Life Satisfaction Among Aboriginals in the Canadian Prairies: Evidence from the Equality, Security and Community Survey
The International Indigenous Policy Journal, 2015
Posted: 10 Apr 2016
Date Written: December 1, 2015
Subjective measures of overall quality of life are increasingly analyzed as indicators of human well-being and social progress. Yet in Canada there are very few such data from Aboriginal respondents. We report on two surveys which do solicit life satisfaction assessments from Aboriginal respondents, and compare inferences from such data to those for the general Canadian population. With some interesting exceptions, we find generally comparable effects of objective life circumstances, and use these to explain some of the advantages and disadvantages affecting each sample. We propose that policy interest in life satisfaction as a gauge for improving lives is appropriate in the case of Aboriginal groups in Canada, just as for other populations in Canada and around the world.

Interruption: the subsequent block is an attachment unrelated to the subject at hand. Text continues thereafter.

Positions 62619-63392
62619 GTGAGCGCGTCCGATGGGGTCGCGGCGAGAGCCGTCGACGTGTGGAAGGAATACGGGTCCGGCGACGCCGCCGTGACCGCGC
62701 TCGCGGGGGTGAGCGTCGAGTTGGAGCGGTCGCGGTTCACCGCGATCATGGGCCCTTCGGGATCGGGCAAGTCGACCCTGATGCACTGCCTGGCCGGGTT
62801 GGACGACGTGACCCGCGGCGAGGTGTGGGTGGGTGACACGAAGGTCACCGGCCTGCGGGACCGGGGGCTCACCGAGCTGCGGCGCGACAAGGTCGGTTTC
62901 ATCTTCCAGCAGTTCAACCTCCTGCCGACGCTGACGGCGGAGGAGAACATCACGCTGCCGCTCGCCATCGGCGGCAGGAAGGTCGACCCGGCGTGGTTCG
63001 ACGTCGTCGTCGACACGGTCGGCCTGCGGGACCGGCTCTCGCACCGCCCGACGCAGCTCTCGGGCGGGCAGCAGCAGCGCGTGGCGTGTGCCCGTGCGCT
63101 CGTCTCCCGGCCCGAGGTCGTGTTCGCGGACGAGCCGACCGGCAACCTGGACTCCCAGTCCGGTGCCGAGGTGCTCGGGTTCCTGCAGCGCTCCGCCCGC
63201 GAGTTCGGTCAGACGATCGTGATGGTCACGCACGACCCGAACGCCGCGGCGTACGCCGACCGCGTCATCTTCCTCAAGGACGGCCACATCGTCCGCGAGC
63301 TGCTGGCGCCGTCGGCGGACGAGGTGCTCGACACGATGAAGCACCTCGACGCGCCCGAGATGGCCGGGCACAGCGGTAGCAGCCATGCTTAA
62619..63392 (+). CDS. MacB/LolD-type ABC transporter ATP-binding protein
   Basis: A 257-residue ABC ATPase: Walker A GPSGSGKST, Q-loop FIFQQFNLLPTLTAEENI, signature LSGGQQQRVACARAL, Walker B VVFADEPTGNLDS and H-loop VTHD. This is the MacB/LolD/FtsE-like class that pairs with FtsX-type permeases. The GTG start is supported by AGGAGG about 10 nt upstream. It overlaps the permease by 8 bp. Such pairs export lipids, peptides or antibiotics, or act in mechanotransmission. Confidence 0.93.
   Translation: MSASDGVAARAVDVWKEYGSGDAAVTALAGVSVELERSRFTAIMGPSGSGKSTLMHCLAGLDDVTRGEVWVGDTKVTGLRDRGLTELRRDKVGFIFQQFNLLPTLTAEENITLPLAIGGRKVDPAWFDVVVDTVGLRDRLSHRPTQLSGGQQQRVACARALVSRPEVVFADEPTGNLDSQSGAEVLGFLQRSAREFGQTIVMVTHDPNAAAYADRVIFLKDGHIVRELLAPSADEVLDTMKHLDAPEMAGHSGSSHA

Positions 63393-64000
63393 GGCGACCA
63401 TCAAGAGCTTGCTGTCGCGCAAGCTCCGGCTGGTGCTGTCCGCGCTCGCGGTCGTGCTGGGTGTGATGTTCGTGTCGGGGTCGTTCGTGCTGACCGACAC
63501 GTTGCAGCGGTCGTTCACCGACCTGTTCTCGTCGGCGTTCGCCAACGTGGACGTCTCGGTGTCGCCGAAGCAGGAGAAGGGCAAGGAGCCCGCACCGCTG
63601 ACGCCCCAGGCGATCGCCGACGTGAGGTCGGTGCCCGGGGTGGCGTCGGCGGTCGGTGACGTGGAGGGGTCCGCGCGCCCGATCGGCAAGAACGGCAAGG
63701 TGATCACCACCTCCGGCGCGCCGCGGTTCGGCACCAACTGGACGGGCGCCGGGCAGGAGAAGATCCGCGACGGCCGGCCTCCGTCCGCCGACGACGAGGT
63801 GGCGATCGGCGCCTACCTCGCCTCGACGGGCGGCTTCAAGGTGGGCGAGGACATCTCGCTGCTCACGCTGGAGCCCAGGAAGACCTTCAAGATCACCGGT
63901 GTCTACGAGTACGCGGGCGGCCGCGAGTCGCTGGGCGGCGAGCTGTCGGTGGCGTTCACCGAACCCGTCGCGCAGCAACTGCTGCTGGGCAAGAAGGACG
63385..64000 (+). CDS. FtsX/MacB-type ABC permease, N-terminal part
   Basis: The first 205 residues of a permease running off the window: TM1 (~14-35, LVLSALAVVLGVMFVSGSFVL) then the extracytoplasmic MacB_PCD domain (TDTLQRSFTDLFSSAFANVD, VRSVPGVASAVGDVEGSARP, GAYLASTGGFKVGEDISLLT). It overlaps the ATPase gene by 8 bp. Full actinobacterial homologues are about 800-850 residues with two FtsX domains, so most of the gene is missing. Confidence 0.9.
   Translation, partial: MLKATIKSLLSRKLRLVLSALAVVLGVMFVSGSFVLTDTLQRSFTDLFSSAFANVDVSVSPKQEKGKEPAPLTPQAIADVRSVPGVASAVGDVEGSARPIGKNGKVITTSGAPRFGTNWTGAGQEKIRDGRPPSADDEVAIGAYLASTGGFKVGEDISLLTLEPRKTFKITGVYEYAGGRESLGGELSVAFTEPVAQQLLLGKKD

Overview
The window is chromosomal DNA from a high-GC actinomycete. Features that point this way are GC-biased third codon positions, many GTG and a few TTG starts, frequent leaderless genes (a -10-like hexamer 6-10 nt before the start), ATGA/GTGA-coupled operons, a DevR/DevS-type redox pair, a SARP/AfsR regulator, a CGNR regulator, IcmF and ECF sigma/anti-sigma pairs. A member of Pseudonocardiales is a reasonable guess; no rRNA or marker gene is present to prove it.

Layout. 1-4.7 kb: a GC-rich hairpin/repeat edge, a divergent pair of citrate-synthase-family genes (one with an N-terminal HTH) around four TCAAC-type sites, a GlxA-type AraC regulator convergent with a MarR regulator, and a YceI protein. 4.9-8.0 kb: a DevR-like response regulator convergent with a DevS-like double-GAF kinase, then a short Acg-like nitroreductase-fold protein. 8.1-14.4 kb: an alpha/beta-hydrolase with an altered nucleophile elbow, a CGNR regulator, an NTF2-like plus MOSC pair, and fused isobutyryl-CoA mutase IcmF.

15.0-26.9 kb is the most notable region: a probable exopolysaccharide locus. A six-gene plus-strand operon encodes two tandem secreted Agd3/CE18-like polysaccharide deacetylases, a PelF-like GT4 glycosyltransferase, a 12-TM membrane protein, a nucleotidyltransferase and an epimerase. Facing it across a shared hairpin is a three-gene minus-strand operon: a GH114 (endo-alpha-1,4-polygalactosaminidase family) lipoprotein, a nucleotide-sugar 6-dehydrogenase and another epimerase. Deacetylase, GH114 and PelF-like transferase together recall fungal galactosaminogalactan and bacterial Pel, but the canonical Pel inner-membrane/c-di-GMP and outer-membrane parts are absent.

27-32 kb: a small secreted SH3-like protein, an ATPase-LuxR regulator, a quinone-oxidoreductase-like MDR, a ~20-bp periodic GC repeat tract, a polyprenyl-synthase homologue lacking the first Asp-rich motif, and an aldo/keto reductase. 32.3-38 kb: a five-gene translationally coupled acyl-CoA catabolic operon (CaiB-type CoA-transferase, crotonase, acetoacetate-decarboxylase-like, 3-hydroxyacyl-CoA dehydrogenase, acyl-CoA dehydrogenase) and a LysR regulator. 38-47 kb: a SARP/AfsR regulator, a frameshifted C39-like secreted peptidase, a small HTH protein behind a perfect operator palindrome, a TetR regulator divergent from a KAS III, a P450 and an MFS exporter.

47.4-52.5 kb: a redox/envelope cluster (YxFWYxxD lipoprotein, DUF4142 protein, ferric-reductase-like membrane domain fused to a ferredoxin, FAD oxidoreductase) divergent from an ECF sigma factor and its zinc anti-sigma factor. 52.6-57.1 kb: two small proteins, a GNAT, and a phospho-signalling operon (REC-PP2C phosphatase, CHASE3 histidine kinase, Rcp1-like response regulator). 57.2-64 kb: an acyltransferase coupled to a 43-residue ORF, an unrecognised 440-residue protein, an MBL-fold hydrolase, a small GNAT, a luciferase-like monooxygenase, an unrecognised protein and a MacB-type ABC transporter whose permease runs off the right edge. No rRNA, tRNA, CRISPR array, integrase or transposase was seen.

Keywords: subjective well-being, happiness, life satisfaction, income, Aboriginal, Canada, development
JEL Classification: I3, I31, D6, O1
Suggested Citation: Suggested Citation